The long GURPS drought due to all the work on the Dungeon Fantasy RPG is finally easing and what does Matt Riggsby bring us? A desert! But this offering is most welcome as Mr. Riggsby takes us right into one of the most interesting areas, when it comes to cultural exchange: The Silk Road and especially the Tarim Basin. Yes, it’s a new GURPS Hot Spots volume and that means history nerd paradise with enough forbidden fruit to entice just about anybody.
Author: Matt Riggsby (a.k.a. Turhan’s Bey Company on the fora and twitter)
Date of Publication: 11/05/2017
Format: PDF-only (Warehouse 23-only)
Page Count: 54 (1 title page, 2 content pages, 2 index pages, 1 page ad)
Price: $10.00 (PDF), $0.20 per page of content; Score of 6/10
As all my other reviews this one will be rated according to meat (rules, stats, game mechanics), cheese (setting, characters, story), sauce (form, writing, style, art) and generic nutritional substance (universal nature, adaptability). At the end you find a weighted average of those components and a value score that also takes into account price per page. As a setting book cheese will be most important.
The Silk Road is a bit of an unusual topic for for a Hot Spots volume as even it’s central parts, which make up most of the book’s content, are more far-flung than a regular spot. The time frame (from the 2nd to the 10th century AD) doesn’t help to fix it any more to a specific point. What keeps the setting together is the flow of goods and ideas from East to West and vice versa and the fact that small groups (adventurers!) can make a difference in a region that lies at the margins when it comes to culture, civilisation and state oversight.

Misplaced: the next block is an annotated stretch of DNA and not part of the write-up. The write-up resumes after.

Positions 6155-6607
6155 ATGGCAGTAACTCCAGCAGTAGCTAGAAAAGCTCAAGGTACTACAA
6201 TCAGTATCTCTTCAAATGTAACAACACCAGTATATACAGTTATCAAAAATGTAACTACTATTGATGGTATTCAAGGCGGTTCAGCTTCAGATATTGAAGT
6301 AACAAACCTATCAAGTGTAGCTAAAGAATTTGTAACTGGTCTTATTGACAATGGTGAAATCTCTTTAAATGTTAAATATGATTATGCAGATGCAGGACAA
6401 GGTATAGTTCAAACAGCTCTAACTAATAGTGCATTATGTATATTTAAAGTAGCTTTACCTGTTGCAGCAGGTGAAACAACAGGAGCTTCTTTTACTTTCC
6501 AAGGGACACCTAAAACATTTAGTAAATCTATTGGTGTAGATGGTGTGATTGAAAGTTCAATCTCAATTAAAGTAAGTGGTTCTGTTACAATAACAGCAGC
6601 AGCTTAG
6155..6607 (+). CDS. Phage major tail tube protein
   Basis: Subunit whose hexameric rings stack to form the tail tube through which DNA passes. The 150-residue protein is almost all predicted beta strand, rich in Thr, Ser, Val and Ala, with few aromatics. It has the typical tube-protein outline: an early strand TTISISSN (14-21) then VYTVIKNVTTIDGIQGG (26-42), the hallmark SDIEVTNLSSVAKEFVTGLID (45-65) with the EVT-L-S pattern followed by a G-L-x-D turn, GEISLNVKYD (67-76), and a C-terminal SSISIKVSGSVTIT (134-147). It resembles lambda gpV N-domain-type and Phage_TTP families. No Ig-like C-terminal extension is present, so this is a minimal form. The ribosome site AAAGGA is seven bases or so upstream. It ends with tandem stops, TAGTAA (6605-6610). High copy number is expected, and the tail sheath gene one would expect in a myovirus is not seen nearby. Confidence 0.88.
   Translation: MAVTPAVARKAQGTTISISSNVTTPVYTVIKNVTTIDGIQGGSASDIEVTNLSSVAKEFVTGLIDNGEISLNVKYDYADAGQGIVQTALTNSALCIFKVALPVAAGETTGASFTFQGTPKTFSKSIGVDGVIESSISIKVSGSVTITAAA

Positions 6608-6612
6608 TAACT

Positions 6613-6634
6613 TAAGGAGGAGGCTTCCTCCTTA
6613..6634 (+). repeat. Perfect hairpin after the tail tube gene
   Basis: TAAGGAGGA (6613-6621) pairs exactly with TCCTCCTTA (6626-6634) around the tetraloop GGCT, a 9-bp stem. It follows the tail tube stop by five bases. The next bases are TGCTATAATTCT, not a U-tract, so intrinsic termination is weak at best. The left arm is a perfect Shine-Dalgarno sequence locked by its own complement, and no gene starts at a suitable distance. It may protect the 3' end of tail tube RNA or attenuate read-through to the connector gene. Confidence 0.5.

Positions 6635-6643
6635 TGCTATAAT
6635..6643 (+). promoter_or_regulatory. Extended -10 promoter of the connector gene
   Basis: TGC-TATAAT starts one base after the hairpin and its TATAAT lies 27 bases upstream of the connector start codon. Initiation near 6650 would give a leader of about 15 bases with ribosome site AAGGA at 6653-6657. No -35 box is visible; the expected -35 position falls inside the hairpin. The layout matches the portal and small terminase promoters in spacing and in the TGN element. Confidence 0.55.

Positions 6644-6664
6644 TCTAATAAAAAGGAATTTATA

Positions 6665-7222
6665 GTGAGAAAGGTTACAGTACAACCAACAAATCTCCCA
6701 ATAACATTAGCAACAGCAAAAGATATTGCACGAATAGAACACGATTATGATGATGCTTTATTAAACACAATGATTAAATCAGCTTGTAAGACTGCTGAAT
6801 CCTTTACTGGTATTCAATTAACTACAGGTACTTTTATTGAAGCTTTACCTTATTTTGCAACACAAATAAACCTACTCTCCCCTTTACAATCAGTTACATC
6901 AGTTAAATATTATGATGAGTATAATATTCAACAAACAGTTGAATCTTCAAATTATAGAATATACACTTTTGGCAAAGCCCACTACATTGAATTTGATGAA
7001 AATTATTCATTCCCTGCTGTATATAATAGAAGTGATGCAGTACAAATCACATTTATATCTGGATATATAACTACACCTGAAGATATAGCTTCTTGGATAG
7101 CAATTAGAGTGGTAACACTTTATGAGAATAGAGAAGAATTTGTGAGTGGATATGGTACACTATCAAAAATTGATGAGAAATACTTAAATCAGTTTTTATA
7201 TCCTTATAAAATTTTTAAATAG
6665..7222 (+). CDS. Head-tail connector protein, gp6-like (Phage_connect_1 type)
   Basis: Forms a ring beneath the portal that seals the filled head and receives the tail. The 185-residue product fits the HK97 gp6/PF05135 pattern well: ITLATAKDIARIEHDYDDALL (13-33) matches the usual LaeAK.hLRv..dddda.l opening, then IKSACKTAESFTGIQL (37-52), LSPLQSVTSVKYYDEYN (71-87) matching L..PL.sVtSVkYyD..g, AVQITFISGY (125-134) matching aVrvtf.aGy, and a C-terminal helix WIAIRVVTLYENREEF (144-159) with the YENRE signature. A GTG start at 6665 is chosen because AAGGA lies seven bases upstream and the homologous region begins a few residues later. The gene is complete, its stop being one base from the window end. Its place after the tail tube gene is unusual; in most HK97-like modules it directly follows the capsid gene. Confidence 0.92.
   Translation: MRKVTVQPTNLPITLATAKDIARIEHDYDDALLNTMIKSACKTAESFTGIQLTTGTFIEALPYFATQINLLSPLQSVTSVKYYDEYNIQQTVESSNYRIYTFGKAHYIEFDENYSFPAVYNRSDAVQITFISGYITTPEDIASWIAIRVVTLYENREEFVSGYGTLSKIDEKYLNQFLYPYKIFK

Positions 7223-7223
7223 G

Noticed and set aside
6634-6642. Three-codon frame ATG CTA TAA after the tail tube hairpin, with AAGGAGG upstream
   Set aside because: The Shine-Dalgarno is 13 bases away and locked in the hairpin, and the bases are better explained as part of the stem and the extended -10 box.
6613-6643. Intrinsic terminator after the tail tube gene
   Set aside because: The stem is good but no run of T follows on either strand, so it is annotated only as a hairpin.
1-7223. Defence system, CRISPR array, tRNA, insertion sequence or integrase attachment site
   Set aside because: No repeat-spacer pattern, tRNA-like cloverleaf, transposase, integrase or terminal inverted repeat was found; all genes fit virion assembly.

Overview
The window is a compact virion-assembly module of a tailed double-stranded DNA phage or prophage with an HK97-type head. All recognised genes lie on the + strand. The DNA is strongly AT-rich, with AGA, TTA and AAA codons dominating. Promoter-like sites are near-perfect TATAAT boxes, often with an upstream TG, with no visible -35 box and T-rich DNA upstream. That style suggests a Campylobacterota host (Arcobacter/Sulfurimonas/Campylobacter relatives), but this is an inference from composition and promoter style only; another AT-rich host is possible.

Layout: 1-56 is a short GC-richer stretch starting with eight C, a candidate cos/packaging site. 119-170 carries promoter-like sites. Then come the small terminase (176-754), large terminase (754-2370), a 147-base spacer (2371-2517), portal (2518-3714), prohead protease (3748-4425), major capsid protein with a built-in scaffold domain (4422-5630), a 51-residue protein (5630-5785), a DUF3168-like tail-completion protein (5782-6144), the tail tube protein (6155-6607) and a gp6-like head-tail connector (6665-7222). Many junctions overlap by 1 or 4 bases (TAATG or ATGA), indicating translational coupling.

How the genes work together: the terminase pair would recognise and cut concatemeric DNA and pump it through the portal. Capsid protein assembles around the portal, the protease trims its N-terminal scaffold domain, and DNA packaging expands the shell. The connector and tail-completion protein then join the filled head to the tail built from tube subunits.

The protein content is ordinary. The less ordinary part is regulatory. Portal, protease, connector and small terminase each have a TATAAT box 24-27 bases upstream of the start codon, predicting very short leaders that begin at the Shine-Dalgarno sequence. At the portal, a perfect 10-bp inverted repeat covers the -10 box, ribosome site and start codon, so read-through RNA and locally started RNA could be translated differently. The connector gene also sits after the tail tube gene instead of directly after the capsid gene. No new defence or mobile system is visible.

Ostensibly, the book deals with the reality on the ground in the Taklamakan, the Tarim Basin, the Hexi Corridor with some forays into further-off areas, but the setting’s feeling, the social interplay between the fringes of empires can be transferred to other settings. Riggsby manages to kindle the reader’s interest with the first few lines (artefacts!) and keeps it up until the bibliography.
There is no denying though that this is a historical supplement. I assume most people have at least some experience with those when it comes to GURPS. It’s not completely different from what has been offered before, but it is very accessible and well-done. Also it has some tantalising cross-over possibilities – indeed the crossover section takes up more than three pages, but let’s have a look at the overall structure.
After a one-page introduction to whet our appetites, we have the usual chapters on geography (twelve pages, with six pages of maps only) and history (five pages), then the book takes a detour from regular Hot Spots and omits notable people in favour of a gazetteer of the area (ten pages). This chapter includes towns and cities along with some other sites, interspersed with boxes on interesting myths, adventure seeds and notable artefacts, followed by an overview of the people, empires and religions of the area. This is similar to other such gazetteers you can find in many fantasy world supplements and serves much the same purpose. It paints a vivid picture of the setting and helps to distinguish places that would otherwise be just names on a map.
Chapter 4 (5 pages) is named War and Money and tells us a lot about the weapons and units favoured by the local powers as well as the trade goods that were shipped along the Silk Road. Stats are not the focus here and the next chapter: Life on the Silk Road (6 pages) shows us how people ate, what they wore and they entertained themselves. Buildings and the intellectual life are also covered.
Chapter 6 (8 pages) deals with the details of running a campaign in the area. The section on characters is relatively short. Campaign themes and cross-over ideas take up more space. A two page bibliography rounds off the whole thing.